Dell strengthens data center stack with shiny new assets
- 09 May, 2017 03:00
Just a few years back, Dell said it didn't want to mimic sloppy behemoths like IBM or HP and, instead, wanted to be lean and focus on the mid-market.
But after a US$67 billion merger with EMC in 2016, the new company called Dell Technologies is a full-bodied systems integrator, offering hardware, networking, storage, and services.
In the meanwhile, the company's rivals slimmed down. The new Hewlett-Packard Enterprise focuses on data-center hardware, while IBM focuses on software.
Dell Technologies is taking a page from Alphabet, a bunch of autonomous companies like Google working together. Dell Technologies includes hardware company Dell and storage provider EMC, with many independent operational units that have combined to strengthen the company's infrastructure stack.
The data center offerings feature Dell's PowerEdge servers. At next week's Dell EMC World, the company is introducing the new PowerEdge 14 G -- a moniker for 14th generation -- servers, which have been redesigned to integrate offerings from units that are now part of the Dell behemoth.
The servers have been tuned to fit into hyperconverged environments and to be easily deployed in cloud, on-, and off-premise server installations. The servers are designed to work in tandem with EMC storage, VMware virtualization software, and Pivotal open-source tools to create middleware that sits on top of cloud environments.
Dell didn't share full specifications or prices for the new family of servers. PowerEdge servers will likely be based on Intel's Skylake chips, which are bringing new interconnects, processors, and networking fabrics to data centers. The servers will make data centers more scalable and connect to all-flash EMC storage arrays much faster.
Dell did not say if the servers would support AMD's upcoming 32-core chip called Naples, which is based on the Zen architecture.
Conventional servers pack memory, storage, and networking into one box, but the new PowerEdge servers will be flexible enough to decouple those into pooled units. An important component will be NVDIMM, which is DRAM merged with SSD-style storage components on it to retain data. NVDIMM is much faster than SSDs for caching because it runs on the DRAM bus, which is much faster than the conventional storage bus.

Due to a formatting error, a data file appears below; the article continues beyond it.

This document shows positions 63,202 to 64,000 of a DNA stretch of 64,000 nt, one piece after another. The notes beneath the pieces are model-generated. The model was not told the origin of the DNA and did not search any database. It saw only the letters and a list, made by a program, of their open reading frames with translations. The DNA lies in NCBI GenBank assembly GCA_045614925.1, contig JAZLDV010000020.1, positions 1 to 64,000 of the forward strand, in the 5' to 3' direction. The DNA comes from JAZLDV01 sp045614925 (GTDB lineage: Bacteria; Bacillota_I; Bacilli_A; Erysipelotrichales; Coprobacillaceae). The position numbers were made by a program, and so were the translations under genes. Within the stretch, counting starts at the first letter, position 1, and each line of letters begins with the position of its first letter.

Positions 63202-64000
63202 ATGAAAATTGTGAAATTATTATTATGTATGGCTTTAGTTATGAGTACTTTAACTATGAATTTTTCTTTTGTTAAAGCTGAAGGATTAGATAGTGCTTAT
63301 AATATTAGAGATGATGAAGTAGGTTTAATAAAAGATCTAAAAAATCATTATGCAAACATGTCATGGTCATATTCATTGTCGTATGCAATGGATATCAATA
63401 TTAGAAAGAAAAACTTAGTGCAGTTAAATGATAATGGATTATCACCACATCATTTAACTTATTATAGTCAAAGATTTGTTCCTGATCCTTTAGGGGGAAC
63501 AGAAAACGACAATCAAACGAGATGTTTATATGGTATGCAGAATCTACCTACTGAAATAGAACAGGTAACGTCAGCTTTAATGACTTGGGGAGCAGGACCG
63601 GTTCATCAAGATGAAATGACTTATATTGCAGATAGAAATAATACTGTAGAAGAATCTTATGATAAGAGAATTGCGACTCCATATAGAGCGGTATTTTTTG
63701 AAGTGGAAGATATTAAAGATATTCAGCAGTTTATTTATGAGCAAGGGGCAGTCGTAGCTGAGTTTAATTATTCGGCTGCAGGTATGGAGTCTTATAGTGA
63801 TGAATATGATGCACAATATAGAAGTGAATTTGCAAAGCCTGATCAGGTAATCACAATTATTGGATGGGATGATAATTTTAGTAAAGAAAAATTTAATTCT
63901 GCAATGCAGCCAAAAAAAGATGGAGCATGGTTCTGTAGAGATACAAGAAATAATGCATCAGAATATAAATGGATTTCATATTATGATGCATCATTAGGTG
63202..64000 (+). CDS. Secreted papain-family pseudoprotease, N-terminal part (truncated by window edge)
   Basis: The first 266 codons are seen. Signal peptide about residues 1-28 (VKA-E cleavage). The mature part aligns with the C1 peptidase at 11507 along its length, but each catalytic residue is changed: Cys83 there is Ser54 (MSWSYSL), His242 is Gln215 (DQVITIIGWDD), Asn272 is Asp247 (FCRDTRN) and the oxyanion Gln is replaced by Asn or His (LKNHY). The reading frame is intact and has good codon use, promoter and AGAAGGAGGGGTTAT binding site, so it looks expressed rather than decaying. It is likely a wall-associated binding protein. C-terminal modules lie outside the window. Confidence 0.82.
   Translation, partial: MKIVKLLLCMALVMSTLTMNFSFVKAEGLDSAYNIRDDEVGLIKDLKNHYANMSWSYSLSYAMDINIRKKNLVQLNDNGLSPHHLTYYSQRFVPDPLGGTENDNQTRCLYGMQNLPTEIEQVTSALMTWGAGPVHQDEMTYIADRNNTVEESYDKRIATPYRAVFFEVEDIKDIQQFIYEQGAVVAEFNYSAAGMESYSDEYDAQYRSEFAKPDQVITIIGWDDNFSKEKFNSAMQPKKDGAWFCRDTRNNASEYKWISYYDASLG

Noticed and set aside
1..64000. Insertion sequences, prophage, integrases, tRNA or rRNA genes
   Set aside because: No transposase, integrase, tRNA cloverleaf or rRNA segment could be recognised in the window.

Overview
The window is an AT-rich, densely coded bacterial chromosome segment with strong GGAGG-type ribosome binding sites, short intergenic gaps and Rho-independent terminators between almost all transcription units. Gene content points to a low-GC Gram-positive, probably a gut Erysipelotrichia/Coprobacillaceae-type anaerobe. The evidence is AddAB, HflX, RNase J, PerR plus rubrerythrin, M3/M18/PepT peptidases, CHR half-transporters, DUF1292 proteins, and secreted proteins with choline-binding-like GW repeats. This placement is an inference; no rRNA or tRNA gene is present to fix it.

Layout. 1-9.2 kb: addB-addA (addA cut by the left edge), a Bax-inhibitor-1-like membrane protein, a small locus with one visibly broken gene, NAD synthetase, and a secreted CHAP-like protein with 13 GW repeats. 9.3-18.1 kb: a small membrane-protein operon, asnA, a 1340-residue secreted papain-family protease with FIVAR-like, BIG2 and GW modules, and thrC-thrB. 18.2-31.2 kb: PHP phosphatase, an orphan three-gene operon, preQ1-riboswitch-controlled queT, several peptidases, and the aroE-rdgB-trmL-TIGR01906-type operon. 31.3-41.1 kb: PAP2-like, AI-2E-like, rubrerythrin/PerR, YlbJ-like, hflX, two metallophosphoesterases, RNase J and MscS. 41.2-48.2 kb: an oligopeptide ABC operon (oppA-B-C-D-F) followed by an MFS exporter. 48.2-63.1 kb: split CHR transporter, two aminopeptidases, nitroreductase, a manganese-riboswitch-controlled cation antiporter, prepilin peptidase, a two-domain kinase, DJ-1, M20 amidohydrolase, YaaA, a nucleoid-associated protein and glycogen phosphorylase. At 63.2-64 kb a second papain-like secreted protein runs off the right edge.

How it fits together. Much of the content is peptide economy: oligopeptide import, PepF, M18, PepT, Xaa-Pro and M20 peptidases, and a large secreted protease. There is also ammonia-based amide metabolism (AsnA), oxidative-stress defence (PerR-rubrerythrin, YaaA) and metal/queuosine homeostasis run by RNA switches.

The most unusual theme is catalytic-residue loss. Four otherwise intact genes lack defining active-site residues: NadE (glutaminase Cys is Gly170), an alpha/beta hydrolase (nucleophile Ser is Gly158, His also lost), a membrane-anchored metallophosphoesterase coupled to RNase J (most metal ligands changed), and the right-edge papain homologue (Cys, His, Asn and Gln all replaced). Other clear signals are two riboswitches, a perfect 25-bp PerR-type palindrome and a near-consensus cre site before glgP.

Faster interconnects will reduce latency between server and storage arrays. It's a matter of time before 25-gigabit ethernet becomes pervasive, and there will be the adoption of new protocols to boost communications inside data centers, said Brian Payne, vice president of product management at Dell.
EMC's ScaleIO technology has been adapted to work with PowerEdge 14G and will bring faster storage access to the servers, Payne said. Dell is claiming a significant reduction in latency -- up to 19 times faster -- which should boost storage performance.
Dell doesn't boast a strong middleware portfolio yet but has the tools to build applications and cloud services within computing infrastructure. Virtustream is an important management software for cloud services on PowerEdge, while the Pivotal open-source tools provide a framework to write applications. Dell unit RSA provides security tools, while VMWare provides virtualization to make scale-out, hyperconverged, or modular data centers highly efficient.
Payne recognized that new applications like machine learning -- which requires GPUs or deep-learning chips -- are changing data center constructs. Dell's PowerEdge servers are ready for those new types of applications and hardware.
"We are a one-stop shop that can do all those things," Payne said.
There are also improvements in PowerEdge servers. The systems have been redesigned for better cooling, and an NVMe boot component will boot systems faster. A feature called iDRAC 9 will be able to automatically detect errors, and Dell will send replacement parts quickly. That helps keep the system up and running while reducing the workload of system administrators.
Every server generation provides an important bump in performance and carries the benefits of new silicon and interconnects, said Charles King, principal analyst at Pund-IT.
Dell has signed up for the high-performance Gen-Z interconnect, but it's not certain if it will be a part of the PowerEdge 14 server.
Dell is still in transition, with the operations for Dell and EMC are being run out of separate headquarters. The level of integration between servers and storage that will come with PowerEdge 14 remains a question, King said.
But EMC also works with other customers, and Dell likes to supply servers to customers who don't want advanced storage or networking features. The two-socket server market still represents a large volume of the larger server market.
Also, Dell has strong partnerships with Oracle, Microsoft, and Red Hat and will want to maintain those partnerships, King said.
Dell did not provide availability information for the servers.